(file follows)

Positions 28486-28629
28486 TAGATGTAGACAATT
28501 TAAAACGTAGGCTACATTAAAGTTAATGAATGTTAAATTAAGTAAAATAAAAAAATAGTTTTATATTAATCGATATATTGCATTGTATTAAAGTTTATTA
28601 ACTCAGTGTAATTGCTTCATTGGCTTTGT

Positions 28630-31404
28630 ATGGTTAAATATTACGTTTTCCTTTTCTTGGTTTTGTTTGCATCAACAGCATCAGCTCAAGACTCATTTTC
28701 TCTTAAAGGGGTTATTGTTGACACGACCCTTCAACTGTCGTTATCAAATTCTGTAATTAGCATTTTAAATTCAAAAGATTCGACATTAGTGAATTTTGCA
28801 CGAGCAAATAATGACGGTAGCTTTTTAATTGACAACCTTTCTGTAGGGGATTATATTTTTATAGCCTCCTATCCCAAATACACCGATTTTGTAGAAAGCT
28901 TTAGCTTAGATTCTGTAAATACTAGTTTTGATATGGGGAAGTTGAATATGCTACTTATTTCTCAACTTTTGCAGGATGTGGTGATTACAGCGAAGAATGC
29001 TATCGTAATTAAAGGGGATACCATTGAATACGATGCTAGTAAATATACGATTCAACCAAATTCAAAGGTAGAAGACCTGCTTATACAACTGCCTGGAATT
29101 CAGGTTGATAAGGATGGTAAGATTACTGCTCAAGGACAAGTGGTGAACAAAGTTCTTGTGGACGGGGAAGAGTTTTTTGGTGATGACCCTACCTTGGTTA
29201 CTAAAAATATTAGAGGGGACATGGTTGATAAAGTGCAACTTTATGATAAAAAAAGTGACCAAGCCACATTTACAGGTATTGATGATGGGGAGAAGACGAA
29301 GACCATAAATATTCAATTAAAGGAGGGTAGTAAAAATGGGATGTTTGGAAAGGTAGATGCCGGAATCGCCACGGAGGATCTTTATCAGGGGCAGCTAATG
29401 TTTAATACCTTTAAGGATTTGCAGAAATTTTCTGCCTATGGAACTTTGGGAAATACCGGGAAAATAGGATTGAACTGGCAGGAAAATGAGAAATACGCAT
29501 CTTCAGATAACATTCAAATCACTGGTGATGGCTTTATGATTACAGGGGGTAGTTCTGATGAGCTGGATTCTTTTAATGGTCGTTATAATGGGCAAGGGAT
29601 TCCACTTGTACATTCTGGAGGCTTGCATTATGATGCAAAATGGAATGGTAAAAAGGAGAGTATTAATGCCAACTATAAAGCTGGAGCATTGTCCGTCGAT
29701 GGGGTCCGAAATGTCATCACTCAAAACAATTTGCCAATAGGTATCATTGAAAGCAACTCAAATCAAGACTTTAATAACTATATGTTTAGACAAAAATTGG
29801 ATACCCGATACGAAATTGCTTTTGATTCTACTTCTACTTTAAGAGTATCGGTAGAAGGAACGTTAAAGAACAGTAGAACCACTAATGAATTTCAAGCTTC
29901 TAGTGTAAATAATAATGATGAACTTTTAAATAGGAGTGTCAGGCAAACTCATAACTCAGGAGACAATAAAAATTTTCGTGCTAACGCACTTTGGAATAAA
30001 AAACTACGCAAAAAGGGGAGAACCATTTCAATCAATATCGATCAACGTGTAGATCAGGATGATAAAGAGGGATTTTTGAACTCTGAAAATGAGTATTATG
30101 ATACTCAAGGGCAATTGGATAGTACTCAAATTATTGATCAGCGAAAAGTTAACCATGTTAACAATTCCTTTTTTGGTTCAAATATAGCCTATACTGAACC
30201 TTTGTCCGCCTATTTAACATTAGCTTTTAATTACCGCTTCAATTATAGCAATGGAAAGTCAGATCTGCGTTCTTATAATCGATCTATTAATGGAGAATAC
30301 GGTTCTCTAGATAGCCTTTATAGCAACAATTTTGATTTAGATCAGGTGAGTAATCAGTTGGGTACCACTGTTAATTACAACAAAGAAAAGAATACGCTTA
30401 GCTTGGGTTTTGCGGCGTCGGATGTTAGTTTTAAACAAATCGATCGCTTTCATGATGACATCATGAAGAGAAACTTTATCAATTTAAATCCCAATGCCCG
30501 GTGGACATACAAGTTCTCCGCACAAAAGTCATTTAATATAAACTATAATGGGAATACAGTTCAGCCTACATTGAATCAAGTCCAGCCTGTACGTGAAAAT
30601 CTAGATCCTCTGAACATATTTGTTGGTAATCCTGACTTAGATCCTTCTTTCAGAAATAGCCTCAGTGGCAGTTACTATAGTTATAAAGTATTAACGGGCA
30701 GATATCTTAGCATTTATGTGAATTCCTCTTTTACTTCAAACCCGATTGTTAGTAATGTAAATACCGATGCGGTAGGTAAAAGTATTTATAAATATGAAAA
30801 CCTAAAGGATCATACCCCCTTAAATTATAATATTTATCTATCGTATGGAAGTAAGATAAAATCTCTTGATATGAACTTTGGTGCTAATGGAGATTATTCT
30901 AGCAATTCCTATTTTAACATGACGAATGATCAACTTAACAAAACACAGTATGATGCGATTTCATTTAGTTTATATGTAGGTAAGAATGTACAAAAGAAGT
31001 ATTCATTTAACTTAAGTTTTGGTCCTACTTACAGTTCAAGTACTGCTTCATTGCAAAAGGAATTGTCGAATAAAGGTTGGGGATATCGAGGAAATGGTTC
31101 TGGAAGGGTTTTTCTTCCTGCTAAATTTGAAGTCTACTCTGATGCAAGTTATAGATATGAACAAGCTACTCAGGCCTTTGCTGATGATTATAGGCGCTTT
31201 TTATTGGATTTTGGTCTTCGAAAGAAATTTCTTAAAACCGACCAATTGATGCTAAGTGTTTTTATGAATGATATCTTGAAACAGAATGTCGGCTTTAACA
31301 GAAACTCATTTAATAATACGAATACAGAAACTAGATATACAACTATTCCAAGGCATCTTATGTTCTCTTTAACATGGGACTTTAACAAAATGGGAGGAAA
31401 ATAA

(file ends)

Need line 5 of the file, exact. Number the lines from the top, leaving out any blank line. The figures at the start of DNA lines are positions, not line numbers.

Positions 28630-31404